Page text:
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Byron Shire
September 25, 2021

‘If not now, then when?’ Time for an enshrined First Nations Voice

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Louise Togo

Two weeks ago, I had a life-changing experience: I went on a trip to Canberra to campaign for a constitutionally enshrined First Nations Voice as called for in the Uluru Statement from the Heart.

There were Indigenous teachers, nurses, wharfies, among wide range of livelihoods represented. We came from many different First Nations mobs and parts of the country. It was the grassroots going to the centre of decision making to say we want to be heard.

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In Canberra, I spent time with a group called Deadly Inspiring Youth Doing Good (DIYDG), a group of empowered young people based in Cairns. DIDYG is a youth-led organisation aiming to inspire, equip, and empower the next generation to take actions to change our world for the better. Together with Dean Parkin, director of the Uluru Statement campaign organisation From the Heart, we participated in a few meetings in Parliament House. It didn’t matter which side of politics they came from, we wanted to talk to them all, and there we received positive responses. We also got to meet Alan Joyce, CEO of Qantas, who proudly voiced his support. This made me wonder, ‘what is the hold up with taking this to a referendum?’

I have worked on the campaign for the Uluru Statement at a grassroots level for three years now.

Delegates at Parliament House meeting with Alan Joyce, CEO of Qantas. Photo supplied.

There are two things I know clearly from the history of First Nations’ struggles. The first is that every time First Nations have built a voice that politically challenges the status quo, it is silenced. This is why the Uluru Statement insists that a Voice, or political representative body, must be protected by the constitution. The second is that opportunities like the Uluru Statement don’t come along often. We cannot waste this opportunity for reform.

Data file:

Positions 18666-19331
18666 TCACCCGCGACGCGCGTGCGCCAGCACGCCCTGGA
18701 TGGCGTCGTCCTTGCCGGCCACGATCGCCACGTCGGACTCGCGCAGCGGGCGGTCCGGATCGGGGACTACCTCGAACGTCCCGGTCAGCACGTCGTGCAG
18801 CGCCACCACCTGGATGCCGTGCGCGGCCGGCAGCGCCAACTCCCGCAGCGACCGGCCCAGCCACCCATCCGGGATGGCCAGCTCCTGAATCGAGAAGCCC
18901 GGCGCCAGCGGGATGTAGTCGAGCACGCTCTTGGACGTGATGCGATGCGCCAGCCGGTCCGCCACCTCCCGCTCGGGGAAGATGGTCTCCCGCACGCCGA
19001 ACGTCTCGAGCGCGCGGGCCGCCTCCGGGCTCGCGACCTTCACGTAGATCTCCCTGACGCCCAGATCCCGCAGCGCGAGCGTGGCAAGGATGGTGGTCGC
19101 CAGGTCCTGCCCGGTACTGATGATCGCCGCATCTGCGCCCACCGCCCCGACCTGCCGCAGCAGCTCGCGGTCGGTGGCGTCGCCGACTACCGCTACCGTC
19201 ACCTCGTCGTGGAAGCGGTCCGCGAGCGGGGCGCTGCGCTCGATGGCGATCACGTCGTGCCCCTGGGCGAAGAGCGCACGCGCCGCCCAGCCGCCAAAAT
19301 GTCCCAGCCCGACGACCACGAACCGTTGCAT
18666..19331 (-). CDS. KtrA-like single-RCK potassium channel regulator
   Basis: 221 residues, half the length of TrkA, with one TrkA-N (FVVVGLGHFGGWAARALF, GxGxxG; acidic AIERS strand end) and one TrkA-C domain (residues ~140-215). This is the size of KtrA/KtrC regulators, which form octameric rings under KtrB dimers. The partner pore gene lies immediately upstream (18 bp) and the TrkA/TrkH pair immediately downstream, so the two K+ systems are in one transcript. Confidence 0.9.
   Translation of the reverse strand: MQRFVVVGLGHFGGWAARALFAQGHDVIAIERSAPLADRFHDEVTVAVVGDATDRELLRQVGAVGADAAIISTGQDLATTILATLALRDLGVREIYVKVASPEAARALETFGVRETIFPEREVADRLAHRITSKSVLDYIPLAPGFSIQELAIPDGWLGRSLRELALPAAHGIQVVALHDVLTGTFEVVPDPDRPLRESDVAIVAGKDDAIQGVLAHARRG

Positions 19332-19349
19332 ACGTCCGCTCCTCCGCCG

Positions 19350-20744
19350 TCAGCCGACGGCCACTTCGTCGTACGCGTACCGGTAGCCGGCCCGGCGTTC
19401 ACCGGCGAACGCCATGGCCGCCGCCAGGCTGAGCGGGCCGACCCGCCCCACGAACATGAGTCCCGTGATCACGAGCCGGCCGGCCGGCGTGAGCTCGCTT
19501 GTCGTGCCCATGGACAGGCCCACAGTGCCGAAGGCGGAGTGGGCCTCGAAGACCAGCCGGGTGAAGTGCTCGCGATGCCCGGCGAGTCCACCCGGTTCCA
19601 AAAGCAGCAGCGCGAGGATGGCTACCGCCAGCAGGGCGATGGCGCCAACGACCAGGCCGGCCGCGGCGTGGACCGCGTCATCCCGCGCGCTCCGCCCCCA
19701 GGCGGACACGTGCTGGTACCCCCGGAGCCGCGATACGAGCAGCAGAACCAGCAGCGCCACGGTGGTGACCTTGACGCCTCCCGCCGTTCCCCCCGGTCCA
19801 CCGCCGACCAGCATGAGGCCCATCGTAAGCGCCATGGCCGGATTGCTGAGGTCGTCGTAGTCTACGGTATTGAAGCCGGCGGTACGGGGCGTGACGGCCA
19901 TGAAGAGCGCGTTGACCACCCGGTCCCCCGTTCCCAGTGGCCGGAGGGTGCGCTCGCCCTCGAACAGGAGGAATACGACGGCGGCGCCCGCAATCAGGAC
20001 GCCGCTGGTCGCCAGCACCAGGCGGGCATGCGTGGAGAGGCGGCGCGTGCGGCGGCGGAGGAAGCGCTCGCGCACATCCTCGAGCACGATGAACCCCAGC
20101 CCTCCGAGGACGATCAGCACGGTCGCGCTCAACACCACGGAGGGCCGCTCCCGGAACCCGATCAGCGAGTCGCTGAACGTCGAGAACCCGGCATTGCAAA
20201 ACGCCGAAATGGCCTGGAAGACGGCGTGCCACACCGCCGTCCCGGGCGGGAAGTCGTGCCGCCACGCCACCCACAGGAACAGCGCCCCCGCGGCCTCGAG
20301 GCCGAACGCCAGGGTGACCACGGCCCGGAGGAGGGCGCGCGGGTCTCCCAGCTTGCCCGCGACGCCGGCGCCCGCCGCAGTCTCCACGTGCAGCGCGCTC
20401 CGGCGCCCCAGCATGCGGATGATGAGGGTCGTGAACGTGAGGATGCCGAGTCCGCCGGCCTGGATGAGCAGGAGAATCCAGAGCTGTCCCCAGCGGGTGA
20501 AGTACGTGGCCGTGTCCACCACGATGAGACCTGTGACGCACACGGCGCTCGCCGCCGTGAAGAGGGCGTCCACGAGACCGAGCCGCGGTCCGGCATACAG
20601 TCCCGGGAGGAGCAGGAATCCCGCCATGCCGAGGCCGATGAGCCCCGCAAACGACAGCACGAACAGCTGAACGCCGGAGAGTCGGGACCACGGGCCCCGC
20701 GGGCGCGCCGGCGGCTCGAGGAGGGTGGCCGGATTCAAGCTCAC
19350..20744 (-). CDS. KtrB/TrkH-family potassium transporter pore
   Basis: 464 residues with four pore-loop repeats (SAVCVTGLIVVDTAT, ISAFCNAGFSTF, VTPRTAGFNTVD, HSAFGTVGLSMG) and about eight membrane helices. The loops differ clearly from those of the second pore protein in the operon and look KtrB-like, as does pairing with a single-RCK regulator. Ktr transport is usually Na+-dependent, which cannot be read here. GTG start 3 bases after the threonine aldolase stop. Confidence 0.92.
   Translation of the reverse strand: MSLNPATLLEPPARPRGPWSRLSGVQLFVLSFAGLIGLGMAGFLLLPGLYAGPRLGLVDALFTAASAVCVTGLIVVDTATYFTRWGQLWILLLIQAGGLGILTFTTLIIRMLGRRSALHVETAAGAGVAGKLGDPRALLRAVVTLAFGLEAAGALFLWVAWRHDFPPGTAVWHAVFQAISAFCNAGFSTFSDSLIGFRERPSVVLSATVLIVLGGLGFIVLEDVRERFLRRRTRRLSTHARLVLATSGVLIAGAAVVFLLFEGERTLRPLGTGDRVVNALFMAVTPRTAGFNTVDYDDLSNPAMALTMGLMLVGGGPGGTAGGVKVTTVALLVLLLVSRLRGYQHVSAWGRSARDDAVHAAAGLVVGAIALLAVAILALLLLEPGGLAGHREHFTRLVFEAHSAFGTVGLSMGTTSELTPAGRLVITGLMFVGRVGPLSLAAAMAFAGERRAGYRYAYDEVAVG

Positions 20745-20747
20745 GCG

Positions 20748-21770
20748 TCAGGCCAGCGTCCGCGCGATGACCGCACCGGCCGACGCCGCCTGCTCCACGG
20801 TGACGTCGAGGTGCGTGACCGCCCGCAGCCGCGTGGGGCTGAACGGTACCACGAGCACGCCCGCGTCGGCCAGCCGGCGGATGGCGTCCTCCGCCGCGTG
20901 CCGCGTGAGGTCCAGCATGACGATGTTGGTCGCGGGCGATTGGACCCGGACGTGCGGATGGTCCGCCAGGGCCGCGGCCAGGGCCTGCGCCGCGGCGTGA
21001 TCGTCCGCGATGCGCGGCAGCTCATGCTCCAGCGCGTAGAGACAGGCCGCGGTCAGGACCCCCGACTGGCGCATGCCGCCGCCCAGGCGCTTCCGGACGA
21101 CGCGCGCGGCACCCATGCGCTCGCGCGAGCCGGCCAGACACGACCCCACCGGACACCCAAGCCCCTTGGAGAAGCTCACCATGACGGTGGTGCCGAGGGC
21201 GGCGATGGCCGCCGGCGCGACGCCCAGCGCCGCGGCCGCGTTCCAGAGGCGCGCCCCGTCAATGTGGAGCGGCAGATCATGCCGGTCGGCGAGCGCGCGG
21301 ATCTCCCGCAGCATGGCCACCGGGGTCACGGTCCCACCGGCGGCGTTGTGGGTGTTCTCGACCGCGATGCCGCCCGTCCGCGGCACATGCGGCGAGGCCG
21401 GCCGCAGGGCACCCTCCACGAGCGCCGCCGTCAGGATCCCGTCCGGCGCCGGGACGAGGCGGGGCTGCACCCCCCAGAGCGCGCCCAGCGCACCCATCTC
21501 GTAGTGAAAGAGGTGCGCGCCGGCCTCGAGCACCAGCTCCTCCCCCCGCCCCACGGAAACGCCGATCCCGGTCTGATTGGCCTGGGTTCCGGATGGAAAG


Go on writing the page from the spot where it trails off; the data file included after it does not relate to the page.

In my time as a campaigner, I have found that Australians who are educated about this history decide they will support a Voice referendum. The latest polling from Crosby Textor indicates that 56 per cent of Australians will vote yes at the polls, and only 19 per cent are opposed. This is without leadership backing it in the Australian parliament, and without a well-resourced campaign. This is what we, as Australians, have achieved with a genuinely grassroots campaign.

To be around Indigenous leaders (can you name some?) that I have been following for the past few years, and from whom I’ve drawn knowledge and strength, was a special experience that I will always remember. The energy was electric, it was exhilarating. I came home with a re-ignited fire.

But when I got home, I saw that the prime minister had already responded to our visit, naysaying about how a referendum may fail. I wasn’t surprised about this. Disappointed, yes, but not surprised. After all, this is why the Uluru Statement is written to the Australian people, not a politician like Scott Morrison.